Rob Goldsmith answers some elegantly posed questions from CiH!
A promising but little discussed project to provide a fast and modern web
browser for the Atari range of computers first came to my notice some time
ago. At one of the Stafford ACC get-togethers in a freezing barn, a
friendly dude called Rob Goldsmith showed me how slick his early work-in-
progress was at formatting HTML. Compared with CAB, it was about twice as
quick. We decided straight away that this was good.
What was going to be even better, was the fact that "Project Highwire", as
it was called, was going to be developed all the way into a fully
functioning modern web browser, even with some facilities, such as Java or
uninterrupted flow of good news, was that work was only being done on it
"as time permitted." Any Atari person who has been around for any length of
time knows what that killer phrase really means, so our hearts sank back
down into our boots again.
It seemed that our worst fears had been realised, as Rob announced that he
was unable to spare any time for it at all, and the project was being made
open source. Then things went very very quiet for a while.
But now, it looks like Highwire wasn't dead and gone after all. A reborn
website has emerged, details of collaborators have been posted, and there is
a sense of "watch this space - something real good is coming soon!" around.
Now we've managed to grab hold of Rob, to put the following series of
crucial questions to him. Take it away Rob!
Hi Rob, it's been a while since we last heard from you, how are you doing?
Not bad :) Personally, I've very busy with my PhD, the reason I had no time
for Highwire in the first place. On an Atari note, I'm still very much here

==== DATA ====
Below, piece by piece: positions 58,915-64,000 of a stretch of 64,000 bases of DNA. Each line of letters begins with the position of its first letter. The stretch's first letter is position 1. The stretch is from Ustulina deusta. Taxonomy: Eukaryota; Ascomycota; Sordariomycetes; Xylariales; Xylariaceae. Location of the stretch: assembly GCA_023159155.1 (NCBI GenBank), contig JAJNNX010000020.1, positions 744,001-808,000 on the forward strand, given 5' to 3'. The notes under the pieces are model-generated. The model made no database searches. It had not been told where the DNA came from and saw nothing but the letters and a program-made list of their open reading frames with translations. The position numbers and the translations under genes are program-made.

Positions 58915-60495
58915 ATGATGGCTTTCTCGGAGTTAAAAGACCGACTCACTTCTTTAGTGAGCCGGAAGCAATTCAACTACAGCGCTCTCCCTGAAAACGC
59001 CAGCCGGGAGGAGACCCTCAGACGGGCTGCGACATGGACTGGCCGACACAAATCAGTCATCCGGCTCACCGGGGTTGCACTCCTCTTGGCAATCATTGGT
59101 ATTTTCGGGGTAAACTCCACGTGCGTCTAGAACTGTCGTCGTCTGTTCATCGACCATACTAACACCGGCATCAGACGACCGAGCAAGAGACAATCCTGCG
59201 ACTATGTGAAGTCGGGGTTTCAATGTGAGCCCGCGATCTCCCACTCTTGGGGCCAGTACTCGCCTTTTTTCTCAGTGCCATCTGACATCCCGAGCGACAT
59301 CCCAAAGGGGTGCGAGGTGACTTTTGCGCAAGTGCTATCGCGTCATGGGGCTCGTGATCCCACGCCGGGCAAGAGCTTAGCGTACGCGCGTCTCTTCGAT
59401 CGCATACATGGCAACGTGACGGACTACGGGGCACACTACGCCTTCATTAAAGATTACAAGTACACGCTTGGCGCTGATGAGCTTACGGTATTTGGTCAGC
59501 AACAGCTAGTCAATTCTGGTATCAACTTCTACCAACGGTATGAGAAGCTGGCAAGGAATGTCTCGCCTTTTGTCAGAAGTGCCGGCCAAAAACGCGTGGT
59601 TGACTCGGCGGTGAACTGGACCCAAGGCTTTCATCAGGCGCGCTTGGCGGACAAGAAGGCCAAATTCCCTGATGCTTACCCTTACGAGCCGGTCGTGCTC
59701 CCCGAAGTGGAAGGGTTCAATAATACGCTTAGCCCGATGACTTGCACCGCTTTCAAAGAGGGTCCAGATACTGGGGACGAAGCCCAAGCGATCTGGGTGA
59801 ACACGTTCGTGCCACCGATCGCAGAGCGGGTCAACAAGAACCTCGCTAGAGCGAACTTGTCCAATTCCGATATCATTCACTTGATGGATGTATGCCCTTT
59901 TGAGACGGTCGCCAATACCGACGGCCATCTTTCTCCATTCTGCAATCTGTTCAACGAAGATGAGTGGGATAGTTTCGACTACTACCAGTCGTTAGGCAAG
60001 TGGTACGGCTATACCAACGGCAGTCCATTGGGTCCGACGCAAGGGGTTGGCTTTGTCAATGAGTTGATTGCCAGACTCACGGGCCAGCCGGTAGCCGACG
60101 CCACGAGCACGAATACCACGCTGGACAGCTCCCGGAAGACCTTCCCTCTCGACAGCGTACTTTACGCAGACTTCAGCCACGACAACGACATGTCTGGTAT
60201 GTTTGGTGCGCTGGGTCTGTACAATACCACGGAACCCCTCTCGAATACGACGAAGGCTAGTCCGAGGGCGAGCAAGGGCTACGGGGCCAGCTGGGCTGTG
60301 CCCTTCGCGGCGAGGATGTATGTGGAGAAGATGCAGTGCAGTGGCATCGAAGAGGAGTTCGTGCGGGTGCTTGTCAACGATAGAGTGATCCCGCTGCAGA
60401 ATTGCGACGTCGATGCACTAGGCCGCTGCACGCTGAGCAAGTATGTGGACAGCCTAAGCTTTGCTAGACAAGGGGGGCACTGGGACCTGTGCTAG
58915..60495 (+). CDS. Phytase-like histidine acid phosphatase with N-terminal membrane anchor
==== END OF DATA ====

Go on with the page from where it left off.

but getting increasingly frustrated that I no longer have an Atari computer
to develop on. I'm waiting eagerly for some sort of emulator that runs under
mac os x (and allows easy file transfer between the atari and the host mac).
I use macs in my PhD research you see.
We see that 'Project Highwire'is coming back into the public eye, through
announcements from atari.org etc. Why have things been so quiet for so long?
Well, with so little time on my hands, then the lack of atari computer, I
simply could not progress and had to wait for the open source release to
generate some interest. I am very glad to say that it did create some small
interest and, sometimes after quite some convincing, we now have a hot group
of programmers working on Highwire. They took time to acquaint themselves to
my 'idiosyncratic' (to say the least) way of programming before they could
make progress and this also took time :)
What has brought about this recent revival?
Actually, the development has been quite steady over the last few months.
Spearheaded by Dan Ackerman and with the slow addition of other programmers,
they simply had a lot to do before we thought there was something good
enough to raise peoples hopes again.
I remember Highwire, a couple of years ago, as an offline HTML browser,
which was able to offer very fast HTML page display, but not a lot else. How
much further has it come on since then?
A long way :) Frames were in two years ago but they were buggy to say the
least and this has been fixed. Tables have been added (with a few tweaks
still to do), coloured text, placeholders for images (images themselves are
something we are looking closely at) and more comprehensive foreign
character support have been added. Furthermore, quite a lot of the parsing
code has been either tweaked or outright re-written to accelerate it further
(some pages are parsing about twice as quickly now). The best news is that
all these enhancements and additions, quite contrary to many peoples belief,
have not slowed down the rendering - Highwire is faster than ever before!
Following on from the last question, how much further has it still got to go
before it becomes a viable online web browser to directly compare with the
likes of CAB? After the early Xmas present preview which was very nice, what
is likely to be coming next?